Google reviews – are they credible?
Our simple answer is ‘Yes’ – but no review system is 100% watertight, so here we mine down into the Google system.
You can post a review to Google if:
- You have a G+ account
- You have a Youtube account
- You have a Gmail or Googlemail account
Here is what a Google staffer had to say on this subject in 2013:
For some people there is an inherent negative in this policy (they may be reluctant to post reviews under their real names, or they may be reluctant to attach their name to a sensitive business – medical being an obvious example).
We strongly feel that the positives – reviews having to be attached to an identifiable entity – outweigh any negatives. From a business’s point-of-view it is preferable to accept that some people will not post to Google as a trade-off for the credibility Google reviews have built-in.
But what about Google reviews like this?
And Names like this?
They are – almost – a thing of the past. There continues to be the occasional suspect username…
But if it is one amidst a sea of obviously genuine names…
…and 282 other reviews, is it that big an issue?
Think a review contravenes Google’s Comment posting policy?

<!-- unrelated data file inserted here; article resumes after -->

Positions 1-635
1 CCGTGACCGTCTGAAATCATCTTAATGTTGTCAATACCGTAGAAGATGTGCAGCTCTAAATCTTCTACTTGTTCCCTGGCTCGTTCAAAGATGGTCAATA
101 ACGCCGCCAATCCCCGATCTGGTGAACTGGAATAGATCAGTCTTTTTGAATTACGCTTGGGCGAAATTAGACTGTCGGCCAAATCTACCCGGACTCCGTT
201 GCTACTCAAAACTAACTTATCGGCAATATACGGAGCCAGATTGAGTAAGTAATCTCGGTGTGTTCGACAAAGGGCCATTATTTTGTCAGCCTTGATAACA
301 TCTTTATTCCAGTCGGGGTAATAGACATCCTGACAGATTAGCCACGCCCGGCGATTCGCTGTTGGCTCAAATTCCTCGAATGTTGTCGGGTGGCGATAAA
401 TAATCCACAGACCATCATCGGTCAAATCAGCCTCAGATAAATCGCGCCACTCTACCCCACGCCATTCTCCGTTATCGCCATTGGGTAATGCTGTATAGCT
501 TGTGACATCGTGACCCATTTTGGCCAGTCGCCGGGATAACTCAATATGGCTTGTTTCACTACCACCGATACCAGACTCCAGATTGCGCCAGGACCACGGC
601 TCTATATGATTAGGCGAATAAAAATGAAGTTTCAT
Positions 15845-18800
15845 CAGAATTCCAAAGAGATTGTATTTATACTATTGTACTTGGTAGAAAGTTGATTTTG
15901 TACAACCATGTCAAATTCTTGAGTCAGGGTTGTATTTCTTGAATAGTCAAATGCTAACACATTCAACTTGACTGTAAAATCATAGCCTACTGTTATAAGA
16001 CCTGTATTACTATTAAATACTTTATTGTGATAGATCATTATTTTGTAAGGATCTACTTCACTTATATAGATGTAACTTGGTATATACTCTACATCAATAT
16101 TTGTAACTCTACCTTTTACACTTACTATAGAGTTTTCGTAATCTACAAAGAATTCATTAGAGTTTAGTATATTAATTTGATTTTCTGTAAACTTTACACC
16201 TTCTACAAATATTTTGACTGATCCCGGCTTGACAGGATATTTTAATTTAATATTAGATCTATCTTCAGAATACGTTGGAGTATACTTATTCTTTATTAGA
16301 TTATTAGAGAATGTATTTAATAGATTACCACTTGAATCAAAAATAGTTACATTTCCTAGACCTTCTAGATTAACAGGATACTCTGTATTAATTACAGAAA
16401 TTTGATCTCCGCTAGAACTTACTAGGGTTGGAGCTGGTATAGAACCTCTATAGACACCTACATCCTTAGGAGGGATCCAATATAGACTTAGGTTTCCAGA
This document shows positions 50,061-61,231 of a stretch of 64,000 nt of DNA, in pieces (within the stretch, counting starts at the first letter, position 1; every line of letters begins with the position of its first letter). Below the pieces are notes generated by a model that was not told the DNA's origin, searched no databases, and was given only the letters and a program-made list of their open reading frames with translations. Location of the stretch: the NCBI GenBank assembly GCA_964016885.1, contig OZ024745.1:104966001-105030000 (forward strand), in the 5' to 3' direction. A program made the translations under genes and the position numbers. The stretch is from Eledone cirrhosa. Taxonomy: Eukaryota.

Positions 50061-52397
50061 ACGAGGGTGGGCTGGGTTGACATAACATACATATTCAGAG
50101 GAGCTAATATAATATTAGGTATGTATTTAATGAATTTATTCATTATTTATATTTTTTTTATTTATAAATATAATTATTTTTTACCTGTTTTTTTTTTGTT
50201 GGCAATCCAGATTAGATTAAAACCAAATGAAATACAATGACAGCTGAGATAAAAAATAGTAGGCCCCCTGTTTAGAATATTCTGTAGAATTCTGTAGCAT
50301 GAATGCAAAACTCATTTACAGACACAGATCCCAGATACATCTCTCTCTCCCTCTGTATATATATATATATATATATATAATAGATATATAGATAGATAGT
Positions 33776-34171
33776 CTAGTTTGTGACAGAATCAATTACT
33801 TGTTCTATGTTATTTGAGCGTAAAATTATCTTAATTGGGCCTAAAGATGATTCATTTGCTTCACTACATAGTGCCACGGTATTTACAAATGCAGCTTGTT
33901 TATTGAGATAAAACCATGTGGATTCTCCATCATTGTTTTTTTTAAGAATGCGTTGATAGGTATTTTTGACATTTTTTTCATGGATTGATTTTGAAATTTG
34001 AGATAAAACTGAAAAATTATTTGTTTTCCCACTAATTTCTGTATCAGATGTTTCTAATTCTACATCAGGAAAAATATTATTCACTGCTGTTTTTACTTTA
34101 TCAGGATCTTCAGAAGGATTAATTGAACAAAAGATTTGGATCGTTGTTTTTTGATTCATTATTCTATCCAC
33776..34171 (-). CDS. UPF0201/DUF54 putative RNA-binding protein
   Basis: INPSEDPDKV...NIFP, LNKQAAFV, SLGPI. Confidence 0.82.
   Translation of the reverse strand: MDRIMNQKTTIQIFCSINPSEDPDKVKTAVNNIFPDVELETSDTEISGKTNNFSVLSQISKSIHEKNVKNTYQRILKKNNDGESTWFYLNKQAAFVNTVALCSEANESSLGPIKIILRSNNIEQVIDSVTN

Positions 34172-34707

Then you can always flag the review:
And, for our clients, if you feel a review contravenes Google’s posting policy, consider using our review appeals advice. it certainly worked wonders for this client whose business was being severely damaged by a fraudulent review by a genuine G+ member. Our extensive experience and expertise in wording appeals has generated many success stories like this one.
overwhelming majority of Google reviews are the genuinely held opinions
of real customers. Over and above that, they are the guide of choice for
billions of consumers worldwide. So if someone is trying to put you or
your customers off Google reviews by undermining their credibility we
would respectfully suggest they think again.
Google is the gatekeeper. ALL your customers see your Google reviews – even if they never visit your website. You have to look great there and you have to look great on your own website (not on what we call ‘hostage’ sites: sites which invite reviews from your customers and then effectively sell them back to you!).
And: if and when one of the independent review sites becomes more important than these two, we will be the first to let you know.
HelpHound: review management, not a review website (we should know, we were once upon a time!).